Every dark cloud has a silver lining. It would be blessing in disguise, if the withdrawal of the concession would spur our industry to enhance its technological level to ensure higher productivity and better competitiveness as well as seek alternative markets for its products.

Measures should also be taken to reduce the import content in the final product by producing locally most of the raw material including minor accessories.


Welcome news

There is welcome news across the ocean. Foreign Secretaries of India and Pakistan met in Islamabad after a lapse of over two years to begin a new process of negotiations. Though there was nothing sensational or substantial by way of binding decisions the fact that the meeting took place in a cordial atmosphere itself is an achievement. As both Foreign Secretaries emphasized at the joint press conference following the talks their job was to concentrate on ways and means of building trust and confidence among the two estranged neighbours.

They explained that negotiations would be a long process and no one expects quick results. However, both sides would be looking for doable actions in the interim.

The outstanding issues would, meanwhile, need comprehensive, sustained and meaningful dialogue.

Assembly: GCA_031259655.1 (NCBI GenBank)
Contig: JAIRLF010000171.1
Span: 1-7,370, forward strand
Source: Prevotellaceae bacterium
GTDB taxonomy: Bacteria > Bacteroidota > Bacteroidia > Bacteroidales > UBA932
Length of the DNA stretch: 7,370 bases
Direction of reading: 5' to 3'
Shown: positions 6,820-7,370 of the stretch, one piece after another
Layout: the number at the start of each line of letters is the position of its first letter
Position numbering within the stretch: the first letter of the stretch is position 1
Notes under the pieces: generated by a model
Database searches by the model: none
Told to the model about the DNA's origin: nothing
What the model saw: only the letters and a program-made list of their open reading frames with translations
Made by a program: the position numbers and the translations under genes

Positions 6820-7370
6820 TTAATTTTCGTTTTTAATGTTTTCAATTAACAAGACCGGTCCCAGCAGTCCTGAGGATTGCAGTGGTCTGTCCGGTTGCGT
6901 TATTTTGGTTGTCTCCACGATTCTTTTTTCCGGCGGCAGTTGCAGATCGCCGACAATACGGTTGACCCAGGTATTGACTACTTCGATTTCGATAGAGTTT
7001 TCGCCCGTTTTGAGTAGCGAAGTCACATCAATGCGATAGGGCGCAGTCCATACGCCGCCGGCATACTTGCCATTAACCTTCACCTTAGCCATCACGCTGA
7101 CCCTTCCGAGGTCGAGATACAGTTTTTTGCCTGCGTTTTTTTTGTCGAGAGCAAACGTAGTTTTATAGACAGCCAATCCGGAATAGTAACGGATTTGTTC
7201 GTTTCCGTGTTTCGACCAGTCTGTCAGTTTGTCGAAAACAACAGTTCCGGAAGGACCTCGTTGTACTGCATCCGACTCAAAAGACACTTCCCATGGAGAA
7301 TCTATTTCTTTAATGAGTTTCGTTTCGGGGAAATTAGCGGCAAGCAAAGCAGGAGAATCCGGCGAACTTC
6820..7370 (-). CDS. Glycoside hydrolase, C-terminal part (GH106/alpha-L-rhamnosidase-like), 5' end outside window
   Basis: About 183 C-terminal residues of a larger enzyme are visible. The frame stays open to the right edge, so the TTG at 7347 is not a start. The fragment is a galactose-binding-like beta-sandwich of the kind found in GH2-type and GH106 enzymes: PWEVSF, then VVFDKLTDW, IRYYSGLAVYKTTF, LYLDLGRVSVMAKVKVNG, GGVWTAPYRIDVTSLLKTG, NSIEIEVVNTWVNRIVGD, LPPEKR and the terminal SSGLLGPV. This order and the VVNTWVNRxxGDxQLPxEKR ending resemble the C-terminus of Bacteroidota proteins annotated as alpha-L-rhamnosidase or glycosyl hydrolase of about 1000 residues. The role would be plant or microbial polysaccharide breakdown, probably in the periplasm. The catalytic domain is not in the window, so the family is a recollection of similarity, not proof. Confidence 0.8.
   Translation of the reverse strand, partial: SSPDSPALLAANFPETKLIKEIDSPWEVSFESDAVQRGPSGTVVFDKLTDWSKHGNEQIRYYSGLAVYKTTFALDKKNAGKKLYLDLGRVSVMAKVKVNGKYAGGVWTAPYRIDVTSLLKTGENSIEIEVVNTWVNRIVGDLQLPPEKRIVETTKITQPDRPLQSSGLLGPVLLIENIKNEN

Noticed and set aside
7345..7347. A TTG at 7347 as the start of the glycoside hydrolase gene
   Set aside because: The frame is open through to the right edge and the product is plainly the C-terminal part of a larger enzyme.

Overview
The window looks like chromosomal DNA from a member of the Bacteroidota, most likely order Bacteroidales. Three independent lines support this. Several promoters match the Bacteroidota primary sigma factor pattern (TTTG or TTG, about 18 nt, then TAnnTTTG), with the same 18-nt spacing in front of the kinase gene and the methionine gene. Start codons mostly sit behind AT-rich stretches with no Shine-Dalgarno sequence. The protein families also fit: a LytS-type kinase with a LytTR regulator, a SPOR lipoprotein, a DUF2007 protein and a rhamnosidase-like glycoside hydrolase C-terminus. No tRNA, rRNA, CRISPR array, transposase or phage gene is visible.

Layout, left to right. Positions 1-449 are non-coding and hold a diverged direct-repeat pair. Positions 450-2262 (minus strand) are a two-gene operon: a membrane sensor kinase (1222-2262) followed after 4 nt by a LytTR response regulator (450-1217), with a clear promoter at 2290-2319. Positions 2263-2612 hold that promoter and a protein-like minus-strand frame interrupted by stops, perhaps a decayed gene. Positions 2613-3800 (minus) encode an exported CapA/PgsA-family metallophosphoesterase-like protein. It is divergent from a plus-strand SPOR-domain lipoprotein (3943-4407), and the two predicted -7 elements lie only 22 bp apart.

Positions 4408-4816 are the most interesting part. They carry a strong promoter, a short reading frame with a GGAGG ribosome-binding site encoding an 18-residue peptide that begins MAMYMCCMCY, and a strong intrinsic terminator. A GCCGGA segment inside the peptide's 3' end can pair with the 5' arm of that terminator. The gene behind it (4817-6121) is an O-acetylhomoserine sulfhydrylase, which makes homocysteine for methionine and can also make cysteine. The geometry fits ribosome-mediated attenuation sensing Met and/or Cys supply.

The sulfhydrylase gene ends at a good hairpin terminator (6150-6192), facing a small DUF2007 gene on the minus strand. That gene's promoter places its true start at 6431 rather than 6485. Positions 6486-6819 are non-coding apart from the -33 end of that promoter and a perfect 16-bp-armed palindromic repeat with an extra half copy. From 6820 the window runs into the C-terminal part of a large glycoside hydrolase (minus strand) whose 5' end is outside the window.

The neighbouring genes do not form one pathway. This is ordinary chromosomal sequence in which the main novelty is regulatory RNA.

Since the resolution of these issues would help not only India and Pakistan but South Asia as a whole this new beginning needs to be preserved and pursued to the benefit of the people of South Asia in particular and of the world in general.

World anti-drugs day and our own Mathata Thita

The United Nations Office on Drugs and Crime (UNODC) is the principal arm of the UN in the global fight against drugs. The UNODC with its Narcotics Laboratory and the scientific research division along with its training and enforcement divisions is logistically and scientifically equipped to lead the global fight against this scourge of narcotic drugs.

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I do not understand image but I am glad others do

I have never really understood ‘visuals’. I realized this most acutely when I started working as a part time copywriter at Phoenix Ogilvy. I could put word to image but could never imagine appropriate visual for text. Years ago, when I was working in the Sunday Island, Nihal Fernando, Lanka-lover who saw, worked, loved, respected and was through and of lens, suggested in his self-effacing and charming way that we work together on a project.

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A pincer move of oppression

The road to the Bandaranaike International Airport at Katunayake from the Colombo-Negombo Road is named Canada-Ceylon Friendship Road; a gesture of gratitude to Canada for stepping in to complete construction of the country’s only international airport, when the United States of America stopped all aid to then Ceylon, following nationalization of the petroleum bunkering and distribution business of three oil companies Shell, Caltex and Mobil, in 1962, when Mrs. Sirimavo Bandaranaike was Prime Minister.